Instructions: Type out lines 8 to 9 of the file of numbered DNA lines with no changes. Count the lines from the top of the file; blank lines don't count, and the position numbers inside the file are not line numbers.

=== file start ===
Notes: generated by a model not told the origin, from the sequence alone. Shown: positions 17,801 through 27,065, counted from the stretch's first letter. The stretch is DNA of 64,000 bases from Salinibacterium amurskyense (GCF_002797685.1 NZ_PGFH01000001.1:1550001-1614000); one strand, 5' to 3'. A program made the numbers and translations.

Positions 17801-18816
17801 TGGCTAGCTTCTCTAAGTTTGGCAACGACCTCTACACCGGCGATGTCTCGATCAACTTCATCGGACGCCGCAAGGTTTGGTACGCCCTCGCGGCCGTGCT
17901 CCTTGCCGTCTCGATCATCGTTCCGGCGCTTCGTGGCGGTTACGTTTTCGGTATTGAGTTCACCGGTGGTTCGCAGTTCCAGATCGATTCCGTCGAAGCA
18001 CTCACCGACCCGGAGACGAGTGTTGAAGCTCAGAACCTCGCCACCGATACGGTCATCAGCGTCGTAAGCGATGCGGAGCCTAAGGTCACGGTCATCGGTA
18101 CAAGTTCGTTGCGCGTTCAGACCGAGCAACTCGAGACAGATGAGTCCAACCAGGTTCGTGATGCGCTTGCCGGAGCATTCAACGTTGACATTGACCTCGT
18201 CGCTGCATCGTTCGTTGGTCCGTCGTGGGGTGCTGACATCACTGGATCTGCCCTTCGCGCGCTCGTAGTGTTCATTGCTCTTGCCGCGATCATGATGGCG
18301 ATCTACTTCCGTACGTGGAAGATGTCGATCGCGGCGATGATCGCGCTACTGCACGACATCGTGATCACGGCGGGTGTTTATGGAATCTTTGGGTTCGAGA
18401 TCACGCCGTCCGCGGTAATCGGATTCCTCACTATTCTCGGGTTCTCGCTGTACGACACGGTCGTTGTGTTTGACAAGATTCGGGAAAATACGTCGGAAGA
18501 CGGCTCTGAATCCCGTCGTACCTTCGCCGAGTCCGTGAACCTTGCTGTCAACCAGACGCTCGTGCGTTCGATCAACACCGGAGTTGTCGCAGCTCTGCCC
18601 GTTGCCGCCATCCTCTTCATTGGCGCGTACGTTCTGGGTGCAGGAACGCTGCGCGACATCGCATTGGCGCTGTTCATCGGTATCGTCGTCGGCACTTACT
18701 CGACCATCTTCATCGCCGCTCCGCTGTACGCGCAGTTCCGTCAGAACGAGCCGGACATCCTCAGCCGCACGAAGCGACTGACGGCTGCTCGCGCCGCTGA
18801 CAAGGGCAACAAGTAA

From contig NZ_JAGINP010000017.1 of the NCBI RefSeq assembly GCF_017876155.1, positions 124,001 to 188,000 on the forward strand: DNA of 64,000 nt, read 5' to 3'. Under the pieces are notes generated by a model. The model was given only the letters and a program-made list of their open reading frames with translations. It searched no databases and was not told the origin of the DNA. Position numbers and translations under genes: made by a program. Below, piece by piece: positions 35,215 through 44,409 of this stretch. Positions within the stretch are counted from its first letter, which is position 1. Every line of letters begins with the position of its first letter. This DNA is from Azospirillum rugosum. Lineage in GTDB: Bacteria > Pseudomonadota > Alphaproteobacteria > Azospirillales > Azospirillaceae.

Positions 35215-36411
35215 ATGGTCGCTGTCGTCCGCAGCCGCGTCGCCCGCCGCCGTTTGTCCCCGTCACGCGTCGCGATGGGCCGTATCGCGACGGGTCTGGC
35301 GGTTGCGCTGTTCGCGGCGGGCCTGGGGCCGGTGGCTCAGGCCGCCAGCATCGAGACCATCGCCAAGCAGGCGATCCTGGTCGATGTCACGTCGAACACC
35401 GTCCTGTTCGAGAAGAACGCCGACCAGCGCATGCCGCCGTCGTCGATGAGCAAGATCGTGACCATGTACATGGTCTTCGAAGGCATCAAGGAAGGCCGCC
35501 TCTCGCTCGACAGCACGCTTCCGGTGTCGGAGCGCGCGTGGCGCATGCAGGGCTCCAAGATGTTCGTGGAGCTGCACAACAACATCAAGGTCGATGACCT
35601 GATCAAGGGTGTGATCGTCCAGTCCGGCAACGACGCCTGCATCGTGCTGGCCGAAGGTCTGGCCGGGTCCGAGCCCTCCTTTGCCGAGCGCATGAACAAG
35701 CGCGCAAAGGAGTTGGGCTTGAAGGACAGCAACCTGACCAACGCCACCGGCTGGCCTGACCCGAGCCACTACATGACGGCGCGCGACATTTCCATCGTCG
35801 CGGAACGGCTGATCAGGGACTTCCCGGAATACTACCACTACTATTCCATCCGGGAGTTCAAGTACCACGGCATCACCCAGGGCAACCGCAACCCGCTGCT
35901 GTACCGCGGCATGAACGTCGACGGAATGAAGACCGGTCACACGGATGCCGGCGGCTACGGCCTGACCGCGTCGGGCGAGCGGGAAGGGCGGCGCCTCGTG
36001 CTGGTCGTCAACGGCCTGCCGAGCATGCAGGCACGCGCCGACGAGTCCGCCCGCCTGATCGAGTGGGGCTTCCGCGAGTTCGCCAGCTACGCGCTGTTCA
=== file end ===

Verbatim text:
18301 ATCTACTTCCGTACGTGGAAGATGTCGATCGCGGCGATGATCGCGCTACTGCACGACATCGTGATCACGGCGGGTGTTTATGGAATCTTTGGGTTCGAGA
18401 TCACGCCGTCCGCGGTAATCGGATTCCTCACTATTCTCGGGTTCTCGCTGTACGACACGGTCGTTGTGTTTGACAAGATTCGGGAAAATACGTCGGAAGA